'I Think of You' from 'Turn of the Cards' is a well-considered choice as the vocals are well within Adlington's range, giving her the freedom to focus on an emotional delivery rather than trying to stretch for octaves that were probably at the limits of her ability. Dunford's guitar plucking is a bit more forced here than the original but still the delivery is both respectful of and complementary to the original.

'Star of the Show' is a song Dunford co-wrote with Peter Gosling, the keyboardist on the last two Renaissance studio albums. This is an interesting piece in that it sounds far more like the classic Renaissance sound than most of the stuff the real Mk II Renaissance recorded on their own 'Camera Camera' and 'Time-Line' releases. Sonically the sound is a lot like 'I Think of You' except that Adlington reaches further in both range and volume, demonstrating for any doubters that she could indeed deliver a powerful vocal performance that rivaled much of Haslam's later work.

On the flip side I would have left 'Trip to the Fair' alone considering that song's personal connection to Haslam's own past. The song recounts an evening Haslam spent with her former lover Roy Wood and I have a hard time listening to it without visualizing Haslam singing to John Tout's piano, which takes a bit off this version. Hastings cuts in midway with some sweet saxophone though for an entirely new feel for an old favorite, and the layered backing vocals offset Dunford's careful acoustic picking quite well. Once again the band's early folk influences are strongly demonstrated, something the eighties version of the group unfortunately distanced themselves from toward the end of their existence so props should be given to this lineup for their unique interpretation.

The album closes with perhaps the only song that deserves consideration for a Renaissance hits or anthology album, the melancholy and lush 'The Great Highway'. Synthesized strings and piano drown out most of the guitar playing but given the opulent instrumental arrangements in the song I think the group did a masterful job of creating their own memorable classic with the album's final tune.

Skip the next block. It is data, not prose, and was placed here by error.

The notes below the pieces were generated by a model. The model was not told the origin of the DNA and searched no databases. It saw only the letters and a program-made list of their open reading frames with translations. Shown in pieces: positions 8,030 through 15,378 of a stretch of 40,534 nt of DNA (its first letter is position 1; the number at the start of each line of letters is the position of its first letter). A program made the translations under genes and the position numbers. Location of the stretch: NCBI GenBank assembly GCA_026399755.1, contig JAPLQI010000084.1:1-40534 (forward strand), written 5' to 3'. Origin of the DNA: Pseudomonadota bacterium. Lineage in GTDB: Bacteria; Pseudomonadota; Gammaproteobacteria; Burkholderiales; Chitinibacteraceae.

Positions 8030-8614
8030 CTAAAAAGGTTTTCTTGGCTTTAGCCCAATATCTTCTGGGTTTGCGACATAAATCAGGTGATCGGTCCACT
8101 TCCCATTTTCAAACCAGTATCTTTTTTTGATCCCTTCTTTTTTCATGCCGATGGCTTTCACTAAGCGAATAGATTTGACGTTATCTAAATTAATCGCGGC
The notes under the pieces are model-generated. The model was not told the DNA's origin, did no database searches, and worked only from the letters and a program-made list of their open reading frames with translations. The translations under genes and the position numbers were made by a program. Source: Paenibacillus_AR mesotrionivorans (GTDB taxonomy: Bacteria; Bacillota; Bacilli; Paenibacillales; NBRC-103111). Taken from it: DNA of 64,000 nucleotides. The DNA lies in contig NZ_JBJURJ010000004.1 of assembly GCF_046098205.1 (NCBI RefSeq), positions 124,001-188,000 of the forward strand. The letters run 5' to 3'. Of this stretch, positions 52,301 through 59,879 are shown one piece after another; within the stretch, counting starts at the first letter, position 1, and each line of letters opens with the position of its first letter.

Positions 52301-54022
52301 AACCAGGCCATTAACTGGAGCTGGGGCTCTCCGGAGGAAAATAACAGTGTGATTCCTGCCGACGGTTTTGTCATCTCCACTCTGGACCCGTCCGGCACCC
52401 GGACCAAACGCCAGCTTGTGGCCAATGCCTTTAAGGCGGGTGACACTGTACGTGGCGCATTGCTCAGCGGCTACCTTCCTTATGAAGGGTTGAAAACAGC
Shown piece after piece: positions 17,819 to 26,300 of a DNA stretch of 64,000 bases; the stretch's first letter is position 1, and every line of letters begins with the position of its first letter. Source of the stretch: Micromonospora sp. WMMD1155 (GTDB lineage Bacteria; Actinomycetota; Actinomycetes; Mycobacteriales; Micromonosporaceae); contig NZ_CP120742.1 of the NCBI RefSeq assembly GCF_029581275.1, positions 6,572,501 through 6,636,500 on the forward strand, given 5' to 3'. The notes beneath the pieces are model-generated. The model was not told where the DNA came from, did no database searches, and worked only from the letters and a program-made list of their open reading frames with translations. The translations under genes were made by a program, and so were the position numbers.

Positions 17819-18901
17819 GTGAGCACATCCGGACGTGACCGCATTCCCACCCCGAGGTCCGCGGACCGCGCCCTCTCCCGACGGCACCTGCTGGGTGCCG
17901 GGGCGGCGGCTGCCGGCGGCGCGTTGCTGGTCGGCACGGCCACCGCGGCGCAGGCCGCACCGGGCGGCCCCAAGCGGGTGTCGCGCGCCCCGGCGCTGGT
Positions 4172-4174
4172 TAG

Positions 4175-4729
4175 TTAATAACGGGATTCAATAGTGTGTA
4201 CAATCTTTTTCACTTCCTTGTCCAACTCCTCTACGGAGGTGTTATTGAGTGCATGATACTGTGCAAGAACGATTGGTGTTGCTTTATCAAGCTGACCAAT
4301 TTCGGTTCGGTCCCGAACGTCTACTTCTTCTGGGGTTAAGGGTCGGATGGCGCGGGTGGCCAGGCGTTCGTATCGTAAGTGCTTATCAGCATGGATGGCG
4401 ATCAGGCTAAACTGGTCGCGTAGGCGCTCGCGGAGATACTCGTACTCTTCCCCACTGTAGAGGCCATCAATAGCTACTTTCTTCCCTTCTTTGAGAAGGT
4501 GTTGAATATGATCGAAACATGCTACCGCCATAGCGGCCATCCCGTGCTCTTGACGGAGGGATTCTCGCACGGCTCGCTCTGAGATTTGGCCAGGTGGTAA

I was more than pleasantly surprised to discover this version of Renaissance featuring Ms. Adlington, and while I enjoyed their first record 'The Other Woman' I have to say this one makes that effort pale in comparison. Even though these recordings feature only one true Renaissance member, the presence of so many classic and memorable band tunes echo the group's glorious past in a way that pays tribute while at the same time celebrates a comfortable pairing of Michael Dunford and Stephanie Adlington that I for one wish had carried on for at least a couple more albums. This was not to be though, as the seventies version of the band would reform briefly following the release and create their own new music with the studio album 'Tuscany'. But I don't have any problem giving 'Ocean Gypsy' four stars and a hearty recommendation in its own right. A fine swan song for a mostly forgotten version of the Renaissance enigma.


Review by SouthSideoftheSky
2 stars The other album by the other Renaissance

Ocean Gypsy features re-recorded, acoustic versions of classic Renaissance songs by Michael Dunford's Renaissance, plus a couple of new songs in the same style. One could almost say that this is classic Renaissance de-Prog'd, as the arrangements have been simplified and the Rock elements (the drums and the electric bass) are absent from these versions. I have always thought that even the classic, 70's Renaissance sound was too "naked" often lacking a much needed Rock edge. Thus, I would have preferred that, instead of removing elements, they would have done the very opposite and added further elements such as electric guitars and synthesisers. This all-acoustic Renaissance is pleasant enough, but is rather tame. It further lacks the distinctive voice of Annie Haslam and features mostly tunes that we've all heard before. The new songs do not stand out.

These facts together make the present album unnecessary for all but the most ardent Renaissance fan.

Latest members reviews

2 stars Ever wondered why so few has ever covered Annie Haslam's songs from Renaissance ? This album may be the answer. This is nothing but a cover album where Stephanie Adlington is doing Annie Haslams songs. The album include some of her greatests songs. I am in no doubts that Stephanie Adlington ... (read more)

Report this review (#562612) | Posted by toroddfuglesteg | Saturday, November 5, 2011 | Review Permanlink